The Utah Department of Commerce this week established its Office of Artificial Intelligence Policy (OAIP), aiming to shape AI policy in the state.

There has been a lot of debate about the best path forward on AI regulation, and while an executive order from the federal government has helped spur action, many states have established their own safeguards for constituents.

States and localities are increasingly exploring sandbox environments to examine the potential impacts of AI, such as Georgia’s innovation lab and the New York City Public Schools Artificial Intelligence Policy Lab.

Utah has been early to act, establishing a Center of Excellence in AI in 2018 and setting a policy on generative AI in late 2023. Now, the OAIP will facilitate study of AI-related issues, and how the state can most effectively regulate the technologies to mitigate risks. Passage of state Senate Bill 149, which Gov. Spencer Cox signed in March, formally established the office.

“AI is growing rapidly, and we are working to create an environment to ensure its growth and success while taking data privacy and security threats seriously,” Cox said in a post on X.

A key component of the OAIP is the Learning Lab, which will facilitate collaboration between industry experts, academics and regulators to find, and ultimately implement, best practices in AI regulation.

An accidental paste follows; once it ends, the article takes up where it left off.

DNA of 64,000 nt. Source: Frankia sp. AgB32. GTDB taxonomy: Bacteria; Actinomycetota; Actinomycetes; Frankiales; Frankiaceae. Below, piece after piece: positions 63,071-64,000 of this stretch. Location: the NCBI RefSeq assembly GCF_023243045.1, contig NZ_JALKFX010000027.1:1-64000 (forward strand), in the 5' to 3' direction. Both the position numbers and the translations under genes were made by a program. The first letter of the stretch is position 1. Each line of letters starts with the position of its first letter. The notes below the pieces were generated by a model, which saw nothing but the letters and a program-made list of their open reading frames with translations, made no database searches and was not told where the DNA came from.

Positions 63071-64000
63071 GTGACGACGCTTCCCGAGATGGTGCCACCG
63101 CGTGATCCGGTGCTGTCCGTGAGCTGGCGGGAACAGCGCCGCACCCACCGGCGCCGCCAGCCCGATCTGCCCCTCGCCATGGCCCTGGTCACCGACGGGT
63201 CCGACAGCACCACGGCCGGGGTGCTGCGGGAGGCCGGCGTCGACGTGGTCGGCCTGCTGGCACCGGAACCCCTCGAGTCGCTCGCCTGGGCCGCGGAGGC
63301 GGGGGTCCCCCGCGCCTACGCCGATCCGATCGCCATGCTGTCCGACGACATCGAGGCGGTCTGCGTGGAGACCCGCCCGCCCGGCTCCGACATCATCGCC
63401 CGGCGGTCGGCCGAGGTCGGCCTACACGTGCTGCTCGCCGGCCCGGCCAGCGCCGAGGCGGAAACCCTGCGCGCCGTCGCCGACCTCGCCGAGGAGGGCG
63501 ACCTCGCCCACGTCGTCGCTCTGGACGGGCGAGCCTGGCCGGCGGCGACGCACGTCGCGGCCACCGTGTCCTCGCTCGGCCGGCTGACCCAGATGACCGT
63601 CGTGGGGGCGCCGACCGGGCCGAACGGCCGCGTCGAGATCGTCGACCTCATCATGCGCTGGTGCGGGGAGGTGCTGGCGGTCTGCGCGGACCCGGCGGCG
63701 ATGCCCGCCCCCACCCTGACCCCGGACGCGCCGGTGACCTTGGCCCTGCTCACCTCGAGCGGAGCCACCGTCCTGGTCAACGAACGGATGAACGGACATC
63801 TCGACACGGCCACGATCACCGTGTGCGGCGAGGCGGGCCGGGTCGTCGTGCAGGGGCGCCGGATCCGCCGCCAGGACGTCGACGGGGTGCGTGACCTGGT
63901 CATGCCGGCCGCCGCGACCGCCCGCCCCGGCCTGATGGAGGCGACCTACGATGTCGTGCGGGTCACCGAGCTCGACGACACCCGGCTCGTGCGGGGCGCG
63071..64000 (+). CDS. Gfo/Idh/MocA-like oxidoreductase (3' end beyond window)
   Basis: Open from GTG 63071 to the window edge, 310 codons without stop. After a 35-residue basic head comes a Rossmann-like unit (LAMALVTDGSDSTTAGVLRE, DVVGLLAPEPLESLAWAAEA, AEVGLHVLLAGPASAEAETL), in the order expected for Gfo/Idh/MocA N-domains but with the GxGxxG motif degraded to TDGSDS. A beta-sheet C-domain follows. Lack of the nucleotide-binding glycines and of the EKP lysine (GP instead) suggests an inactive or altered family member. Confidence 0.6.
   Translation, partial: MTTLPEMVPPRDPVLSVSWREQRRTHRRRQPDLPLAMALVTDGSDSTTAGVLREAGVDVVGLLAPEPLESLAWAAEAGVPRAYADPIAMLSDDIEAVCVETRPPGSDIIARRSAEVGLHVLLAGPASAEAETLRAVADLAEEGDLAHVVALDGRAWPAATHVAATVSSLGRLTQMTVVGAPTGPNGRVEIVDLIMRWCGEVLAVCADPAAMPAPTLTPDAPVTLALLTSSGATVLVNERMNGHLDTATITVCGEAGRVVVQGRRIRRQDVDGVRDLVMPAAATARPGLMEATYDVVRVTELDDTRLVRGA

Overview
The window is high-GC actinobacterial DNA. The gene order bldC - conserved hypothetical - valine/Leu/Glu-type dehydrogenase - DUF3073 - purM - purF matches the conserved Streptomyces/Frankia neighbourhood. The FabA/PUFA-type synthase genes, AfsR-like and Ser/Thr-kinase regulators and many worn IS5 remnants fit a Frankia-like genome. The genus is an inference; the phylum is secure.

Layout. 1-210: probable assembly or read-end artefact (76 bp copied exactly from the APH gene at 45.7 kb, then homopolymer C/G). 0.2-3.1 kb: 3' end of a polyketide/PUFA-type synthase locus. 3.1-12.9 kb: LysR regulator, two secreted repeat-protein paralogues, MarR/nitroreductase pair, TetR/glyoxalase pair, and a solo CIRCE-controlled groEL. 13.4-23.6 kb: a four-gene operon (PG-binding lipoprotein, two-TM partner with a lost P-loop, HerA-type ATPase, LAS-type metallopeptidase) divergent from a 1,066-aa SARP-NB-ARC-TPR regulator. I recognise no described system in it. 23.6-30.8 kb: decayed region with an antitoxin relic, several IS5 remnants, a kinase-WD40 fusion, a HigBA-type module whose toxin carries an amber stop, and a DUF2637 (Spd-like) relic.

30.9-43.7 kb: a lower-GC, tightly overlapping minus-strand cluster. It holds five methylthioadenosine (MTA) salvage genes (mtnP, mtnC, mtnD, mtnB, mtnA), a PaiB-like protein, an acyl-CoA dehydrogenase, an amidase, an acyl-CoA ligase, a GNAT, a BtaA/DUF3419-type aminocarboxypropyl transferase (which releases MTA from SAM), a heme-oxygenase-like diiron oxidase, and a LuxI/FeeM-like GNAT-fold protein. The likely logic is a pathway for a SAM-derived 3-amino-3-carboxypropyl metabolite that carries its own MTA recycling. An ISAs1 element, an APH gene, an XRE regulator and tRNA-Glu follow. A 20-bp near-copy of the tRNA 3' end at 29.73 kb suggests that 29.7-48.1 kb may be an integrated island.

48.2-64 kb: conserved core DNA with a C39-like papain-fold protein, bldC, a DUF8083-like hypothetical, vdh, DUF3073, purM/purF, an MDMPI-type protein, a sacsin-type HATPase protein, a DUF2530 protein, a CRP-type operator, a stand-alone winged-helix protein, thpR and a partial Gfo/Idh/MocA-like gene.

The lab’s first subject area will be the use of AI in health care — with a specific focus on mental health. The state is calling on businesses, academic institutions and other stakeholders with subject matter expertise to apply to participate.

Utah is accepting feedback on what other topics members of the public would like to see the OAIP focus on in the future, and on the specific impacts AI has had on individuals and organizations.

The new office is also authorized to offer regulatory mitigation agreements to lab participants; individuals can share regulatory concerns or regulatory mitigation issues via an online form. This could potentially permit flexibility in specific use cases.

According to a Department of Commerce blog post making the launch official Monday, the OAIP’s Learning Lab enables the state to take an agile approach as new issues arise — a potential way to mitigate risks posed by the technology’s rapid rate of advance. More information can be found on the OAIP website.

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